Year of Yes | Shonda Rhimes

 

 

It’s no secret that I love a bit of a ‘self-help’ book (Oprah’s What Do I Know For Sure and Elizabeth Gilbert’s Big Magic being my favourites) and it’s safe to say that I can add Rhimes’ Year of Yes to that list. To begin with, I’m a HUGE Grey’s Anatomy fan—to an almost sad degree, and yes I’ve watched all thirteen seasons—so Shonda is a bit of a hero of mine. But her book was delightful. She tells the story of her own personal ‘year of yes’, where she decided to face her fears and stop saying no to things as a default setting. Her voice is clever, funny, sarcastic and confident, much like my favourite character from Grey’s, and thoroughly entertaining. She is a strong, powerful woman, a demographic that often cops a lot of flack, and for a male feminist like myself, I found her prose engaging, hilarious and empowering. Even though her target audience may be largely American women of colour, I believe anyone would be able to draw a lot from this book, particularly anyone who battles with their own self-doubt on a daily basis (like pretty much everyone I know). I purposefully started reading this book on the first of January (I love a bit of symbolism), and it was the perfect way to start my year of reading. But don’t wait until next year, grab Year of Yes from a shelf now and I promise you won’t be disappointed!

 

 

Illuminae (The Illuminae Files #1)| Amie Kaufman & Jay Kristoff

 

 

For me, this is probably going to be the standout book of 2017. Yes, I know it’s only March, but I’m happy to call it early. I LOVED this book. LOVED. I don’t read a huge amount of science fiction, but this book has received endless praise from all the YA buffs on Goodreads and Instagram, so I thought I should give it a go. Let’s start with its defining feature: Illuminae is a dossier or files. Yes, files. Sound boring? WRONG. I know it's hard to get your head around, but this book is BRILLIANT. The files range from emails, to instant messages, to video surveillance transcripts and some other crazy stuff that I’ll wait for you to find out for yourselves. It’s an incredibly interesting way to read a story, and it really lets the reader’s imagination run rampant. The story itself is an intricately woven sci-fi thriller and will not disappoint even the most avid sci-fi reader. The characters are instantly endearing and not just your run of the mill YA archetypes. Illuminae has love, it has intrigue, it has action, it has it all. And yes, it’s just a bunch of files. If you’re a YA reader and you haven’t already read Illuminae (which is pretty unlikely, as I was already quite late to the party) go and get it now. There is a sequel out already, Gemina (see below), a third instalment in development, and probably a movie on the way! Get Illuminae now!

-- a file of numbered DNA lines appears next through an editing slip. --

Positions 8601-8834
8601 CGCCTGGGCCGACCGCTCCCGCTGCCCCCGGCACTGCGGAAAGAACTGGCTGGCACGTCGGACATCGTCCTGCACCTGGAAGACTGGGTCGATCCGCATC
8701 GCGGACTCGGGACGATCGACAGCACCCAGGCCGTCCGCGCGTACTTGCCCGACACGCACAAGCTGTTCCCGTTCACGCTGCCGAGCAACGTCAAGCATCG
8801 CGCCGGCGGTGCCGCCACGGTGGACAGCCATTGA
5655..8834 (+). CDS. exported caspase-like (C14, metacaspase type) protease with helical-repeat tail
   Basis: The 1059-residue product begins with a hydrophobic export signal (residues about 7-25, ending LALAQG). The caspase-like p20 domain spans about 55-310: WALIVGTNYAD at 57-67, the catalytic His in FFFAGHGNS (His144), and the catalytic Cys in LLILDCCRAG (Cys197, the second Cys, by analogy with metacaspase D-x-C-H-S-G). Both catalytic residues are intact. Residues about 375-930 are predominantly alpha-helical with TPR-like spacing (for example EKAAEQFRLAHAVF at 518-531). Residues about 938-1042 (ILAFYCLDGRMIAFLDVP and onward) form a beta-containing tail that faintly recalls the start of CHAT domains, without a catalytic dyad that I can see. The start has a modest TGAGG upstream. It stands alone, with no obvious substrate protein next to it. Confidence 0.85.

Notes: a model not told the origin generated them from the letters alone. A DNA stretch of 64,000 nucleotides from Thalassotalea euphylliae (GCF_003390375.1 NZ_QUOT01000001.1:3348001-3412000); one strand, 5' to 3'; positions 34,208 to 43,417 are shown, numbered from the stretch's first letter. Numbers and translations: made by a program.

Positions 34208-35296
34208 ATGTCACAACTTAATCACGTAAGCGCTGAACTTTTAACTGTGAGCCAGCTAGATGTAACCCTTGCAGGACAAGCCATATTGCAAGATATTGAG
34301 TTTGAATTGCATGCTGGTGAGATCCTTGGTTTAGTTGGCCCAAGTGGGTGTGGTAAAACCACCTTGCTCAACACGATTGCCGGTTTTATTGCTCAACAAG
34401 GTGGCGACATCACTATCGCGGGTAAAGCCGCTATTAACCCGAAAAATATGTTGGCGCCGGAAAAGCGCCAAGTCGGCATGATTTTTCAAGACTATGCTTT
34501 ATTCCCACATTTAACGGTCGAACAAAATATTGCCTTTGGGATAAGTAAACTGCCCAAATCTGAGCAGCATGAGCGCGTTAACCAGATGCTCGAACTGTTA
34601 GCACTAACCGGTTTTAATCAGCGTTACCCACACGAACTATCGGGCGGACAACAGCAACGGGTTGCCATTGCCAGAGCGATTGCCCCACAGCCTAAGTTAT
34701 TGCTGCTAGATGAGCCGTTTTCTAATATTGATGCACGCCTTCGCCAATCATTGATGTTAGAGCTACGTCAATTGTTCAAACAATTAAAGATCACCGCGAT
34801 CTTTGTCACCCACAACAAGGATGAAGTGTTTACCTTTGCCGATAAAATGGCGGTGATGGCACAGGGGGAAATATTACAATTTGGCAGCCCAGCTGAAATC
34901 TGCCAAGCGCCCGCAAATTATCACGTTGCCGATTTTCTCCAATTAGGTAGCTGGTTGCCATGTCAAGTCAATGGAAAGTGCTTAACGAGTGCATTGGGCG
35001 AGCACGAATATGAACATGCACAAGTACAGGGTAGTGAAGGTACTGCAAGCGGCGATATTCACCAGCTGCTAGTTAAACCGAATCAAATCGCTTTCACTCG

The Magician's Land | Lev Grossman

 

 

The final instalment of The Magician’s trilogy was a bit of a slow start for me. After thoroughly enjoying The Magician King, I was so excited to read this, but it probably took me about a hundred pages to really get involved. This time, the story is broken up into several different perspectives, some sharing the same narrative, others telling different parts of the story set in different worlds. After my initial struggle, I eventually found myself 100% engaged by the book and flew through the second two-thirds of its pages. It ended up being a thrilling and satisfying conclusion to Quentin’s story, and it took me places that I really didn’t expect to go. That, I believe, is one of Grossman’s strengths: not following clichéd paths and being able to surprise a reader, despite the fact that the fantasy genre has been done in millions of different ways already. The book ends in a manner that we came to expect from JK Rowling in the Harry Potter series, with multiple loose threads all being tied up in a whirlwind of intersecting plot lines, which I always find so incredibly rewarding as a reader. So, despite my initial reservations, The Magician’s Land turned out to be a really wonderful read! The trilogy, having been touted as ‘Harry Potter for grown-ups', is a must-read for anyone who grew up on Rowling’s stories, and wants to have another - more adult - perspective on what being magical really would be like...

Gemina (The Illuminae Files #2)| Amie Kaufman & Jay Kristoff